The songs in this section are ones the students just love and will ask for over and over. Everyone has a different teaching style. These songs are quite energetic. If you like a really quiet classroom, then different songs may suit your teaching style more. If you love to sing, see others enjoy singing and have lots of energy, then these songs are fantastic.
A little bit about the songs……..
1. ‘Genkotsuyama no Tanukisan’ is quite easy for students to learn. I have taught it to Prep classes. In saying that, my Year 6 and 7 students still love it. This version has 3 chances to play Jan-Ken-Pon, it is a perfect length and sounds great. You can teach the students to do a reaction to the outcome of their Jan-Ken-Pon.
- Katta !! Won !! Both arms up
- Maketa !! Lost …..Crying action
- Aiko ! Draw. Hands on hips
2. Oni no Pantsu (Monster Pants) is an all-time favourite. There are a few different versions. I love this one. It is actually to the tune of Ferniculi Funicular, the Italian song about a gondola. Many adults will recognise the tune and really enjoy the variation. Actions can be seen here too. Enjoy!!
3. Tontontonton Hige-jiisan is easy as well as educational and culture rich. 2 of the characters are Kobu-jiisan, the man from a famous monogatari (fairytale) called Kobutori-jiisan. I havemade a kamishibai of this book, also an eBook of it for the projector. After we read the story together, we learn the song, giving it more meaning. The other famous character is Tengu, a mythical creature with a long nose. There are many activities associated with Tengu-san also.
This version adds some other actions, however you will get the general idea.
4. Aburahamu no Ko (Abraham’s Children) is a very energetic song. Great for cold days, end of days, depending on the class, even at the start of a lesson to get all their fidgeting done and then settle afterwards. Abraham has 7 children. One is tall and the others short, they all live happily and love dancing (well, that’s the condensed version anyway)
You can get some good YouTube versions and I have some on DVD with actions, however the song on the site here is the one the students like the best. Just the voice, tempo and music seem to work the best.Each new body part that is introduced, gets moved. At the start it is just Migi-te (right hand) so this is all you move. Like a gentle flapping of a wing on your body (see, you’re getting excited about doing this already aren’t you!) Then Hidari-te (left hand), both wings flapping. Migi-ashi (right foot), feet hip-width, bending your right knee and taking it out from your body. Hidari-ashi (left leg) , both knees bending now like a squat in time with the music. Atama (head) gentle head-banging kind of action. O-shiri (bottom), cute wiggle. Mawatte (turn around), this is where students can get a little silly, just be clear about how much they can move. Last of all, O-shimai (the end) we take a bow and then sit ready for the next activity.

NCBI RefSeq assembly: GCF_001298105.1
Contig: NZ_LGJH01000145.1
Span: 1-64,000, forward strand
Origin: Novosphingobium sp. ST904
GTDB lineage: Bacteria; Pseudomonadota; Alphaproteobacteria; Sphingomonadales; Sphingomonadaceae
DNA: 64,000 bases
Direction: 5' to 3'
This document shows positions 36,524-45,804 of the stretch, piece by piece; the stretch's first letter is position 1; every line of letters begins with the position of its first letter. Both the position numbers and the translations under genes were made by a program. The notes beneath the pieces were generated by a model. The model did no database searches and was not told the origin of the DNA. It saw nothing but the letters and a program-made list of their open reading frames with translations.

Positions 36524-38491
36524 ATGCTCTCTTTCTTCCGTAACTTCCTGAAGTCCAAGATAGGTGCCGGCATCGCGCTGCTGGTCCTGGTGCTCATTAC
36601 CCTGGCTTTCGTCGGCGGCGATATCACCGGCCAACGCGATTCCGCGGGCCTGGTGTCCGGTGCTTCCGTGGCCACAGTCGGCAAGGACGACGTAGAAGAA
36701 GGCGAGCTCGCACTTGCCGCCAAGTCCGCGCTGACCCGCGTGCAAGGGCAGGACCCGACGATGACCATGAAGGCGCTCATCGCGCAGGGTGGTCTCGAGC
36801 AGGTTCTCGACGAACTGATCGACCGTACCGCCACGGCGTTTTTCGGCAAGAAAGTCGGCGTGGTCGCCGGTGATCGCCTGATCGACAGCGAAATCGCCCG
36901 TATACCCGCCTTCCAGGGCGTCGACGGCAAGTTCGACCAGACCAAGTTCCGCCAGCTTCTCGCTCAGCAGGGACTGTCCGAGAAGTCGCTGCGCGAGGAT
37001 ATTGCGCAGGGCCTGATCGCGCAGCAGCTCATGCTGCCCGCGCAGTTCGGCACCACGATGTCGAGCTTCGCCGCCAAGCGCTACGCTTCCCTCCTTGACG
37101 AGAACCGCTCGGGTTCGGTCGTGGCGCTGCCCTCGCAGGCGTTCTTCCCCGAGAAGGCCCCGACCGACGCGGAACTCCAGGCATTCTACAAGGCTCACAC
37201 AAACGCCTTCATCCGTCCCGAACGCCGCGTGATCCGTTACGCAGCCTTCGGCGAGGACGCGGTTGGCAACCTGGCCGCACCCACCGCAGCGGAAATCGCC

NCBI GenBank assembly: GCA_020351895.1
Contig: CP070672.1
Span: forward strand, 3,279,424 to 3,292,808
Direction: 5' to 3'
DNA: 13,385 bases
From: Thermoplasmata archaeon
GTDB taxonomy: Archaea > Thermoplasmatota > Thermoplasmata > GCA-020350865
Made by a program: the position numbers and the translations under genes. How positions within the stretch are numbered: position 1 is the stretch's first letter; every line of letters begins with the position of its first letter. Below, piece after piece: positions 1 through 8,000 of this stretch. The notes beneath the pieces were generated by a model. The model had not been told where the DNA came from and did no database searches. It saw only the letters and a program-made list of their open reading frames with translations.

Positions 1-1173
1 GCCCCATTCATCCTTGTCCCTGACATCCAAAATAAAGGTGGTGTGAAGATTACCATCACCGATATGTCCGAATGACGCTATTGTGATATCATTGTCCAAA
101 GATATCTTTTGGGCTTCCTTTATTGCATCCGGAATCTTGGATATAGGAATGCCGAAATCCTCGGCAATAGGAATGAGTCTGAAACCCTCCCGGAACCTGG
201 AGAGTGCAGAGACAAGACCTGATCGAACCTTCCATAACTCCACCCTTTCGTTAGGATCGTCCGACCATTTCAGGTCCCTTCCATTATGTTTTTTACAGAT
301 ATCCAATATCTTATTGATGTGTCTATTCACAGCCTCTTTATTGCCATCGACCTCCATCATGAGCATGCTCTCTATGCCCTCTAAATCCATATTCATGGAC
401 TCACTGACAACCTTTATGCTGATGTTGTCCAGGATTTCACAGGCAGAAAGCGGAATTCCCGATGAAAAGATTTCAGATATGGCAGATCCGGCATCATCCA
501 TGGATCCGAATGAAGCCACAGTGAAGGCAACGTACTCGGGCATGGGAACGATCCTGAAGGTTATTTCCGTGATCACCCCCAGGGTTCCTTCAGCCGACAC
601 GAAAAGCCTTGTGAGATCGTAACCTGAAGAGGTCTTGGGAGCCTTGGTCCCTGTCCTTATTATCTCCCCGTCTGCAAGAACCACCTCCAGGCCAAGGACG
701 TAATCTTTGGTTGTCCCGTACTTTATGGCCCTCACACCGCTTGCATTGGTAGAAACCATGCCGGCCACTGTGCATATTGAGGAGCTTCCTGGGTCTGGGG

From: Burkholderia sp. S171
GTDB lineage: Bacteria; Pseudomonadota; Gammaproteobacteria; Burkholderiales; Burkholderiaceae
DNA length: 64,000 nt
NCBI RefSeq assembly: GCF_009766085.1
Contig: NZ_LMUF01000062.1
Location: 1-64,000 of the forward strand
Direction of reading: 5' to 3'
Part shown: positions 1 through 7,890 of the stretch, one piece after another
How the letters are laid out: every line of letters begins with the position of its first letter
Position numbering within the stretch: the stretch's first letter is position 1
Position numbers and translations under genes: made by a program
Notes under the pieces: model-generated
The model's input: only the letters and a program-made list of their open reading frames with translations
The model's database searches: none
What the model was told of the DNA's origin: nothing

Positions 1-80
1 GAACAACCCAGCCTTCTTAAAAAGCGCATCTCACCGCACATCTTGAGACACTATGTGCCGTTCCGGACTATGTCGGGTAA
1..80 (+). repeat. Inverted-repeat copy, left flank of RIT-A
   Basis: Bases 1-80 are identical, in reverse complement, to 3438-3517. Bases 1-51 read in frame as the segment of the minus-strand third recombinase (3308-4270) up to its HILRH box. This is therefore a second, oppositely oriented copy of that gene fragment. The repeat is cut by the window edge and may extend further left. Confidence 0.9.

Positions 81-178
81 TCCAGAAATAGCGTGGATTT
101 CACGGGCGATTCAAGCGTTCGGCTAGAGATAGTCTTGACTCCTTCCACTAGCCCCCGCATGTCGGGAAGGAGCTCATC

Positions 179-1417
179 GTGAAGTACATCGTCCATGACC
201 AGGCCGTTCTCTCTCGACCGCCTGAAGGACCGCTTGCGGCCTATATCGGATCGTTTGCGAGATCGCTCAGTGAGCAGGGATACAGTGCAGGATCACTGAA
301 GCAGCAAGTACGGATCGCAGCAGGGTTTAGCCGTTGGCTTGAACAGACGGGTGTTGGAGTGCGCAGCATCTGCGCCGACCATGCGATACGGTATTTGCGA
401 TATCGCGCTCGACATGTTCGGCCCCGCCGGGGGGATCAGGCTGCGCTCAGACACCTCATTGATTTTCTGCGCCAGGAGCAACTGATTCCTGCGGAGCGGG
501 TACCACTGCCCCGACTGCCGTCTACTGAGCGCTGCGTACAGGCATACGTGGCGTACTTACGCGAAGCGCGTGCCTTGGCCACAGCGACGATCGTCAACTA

You need to make your expectations clear about movement, touching other students, furniture, jumping around and so on, however you can have such fun and positive experiences with this song.I also mirror the class, so when it is Migi-te I actually do my left hand as they tend to just do whatever side you do.
5. Shiawase nara te o tatakou (If you’re happy and you know it). A fun song. Quite fast sothey won’t get all the lyrics at the start, however will join in happily with the actions. At the end because you repeat all the actions already done, the students feel a bit of an achievement if they have followed everything
6. Obentoubako No Uta (The Lunchbox Song). This has tricky actions and words that the students are not familiar with, however is fantastic for Food Units. There is a PDF of the actions available.
7. Mori No Kuma-san (The Bear from the Forest) is one where you (or the CD) sing, then the class repeats. For classes with an intermediate level of Japanese, it is a lot of fun. For Senior Classes, who will understand the meaning, it is fantastic for plain form as well as vocab.
I have not ever done it with a school choir; however this song with a drama group acting the song out would be fabulous as a performance.
8. Inu no Omawari-san; The Doggy Policeman is a very well-known Japanese song. The version here is excellent as it goes nice and slowly on the part that is a little tricky. We do this one at school with the actions for Japanese sign language. Again, the students are so busy that they are very focussed; also it is helpful for remembering the words. When the whole class is doing the cat ears and dog ears, it doesn’t matter how many times you have seen it, it is heart-warming to see!
9. Do-re-mi Song is a fantastic version and not too hard. There is just one small problem…..most students have not seen ‘The Sound of Music’ and have no idea what the song is about or represent
s! A great song for class, also for choir and performances. The Do-re-mi sounds are used extensively in Japanese music also.
This YouTube clip has all the words and is a lot of fun to try and follow……がんばってね！！
10. Basu Gokko is about a tourist bus in Japan. I find it hilarious; the voices and sound effects. I have only done it with Junior School so far. We made bus lines and acted the song out. It is great for listening to language and enjoying the sounds if you have a class that is quite settled.
Here is some fun songs either to introduce a lesson in an up-beat way or when you are studying food.
This one is up-beat and fun. It is the ending song of the drama Marumo no okite….about a businessman who becomes the guardian of his friend’s twin children… everything changed after the kids found a talking dog…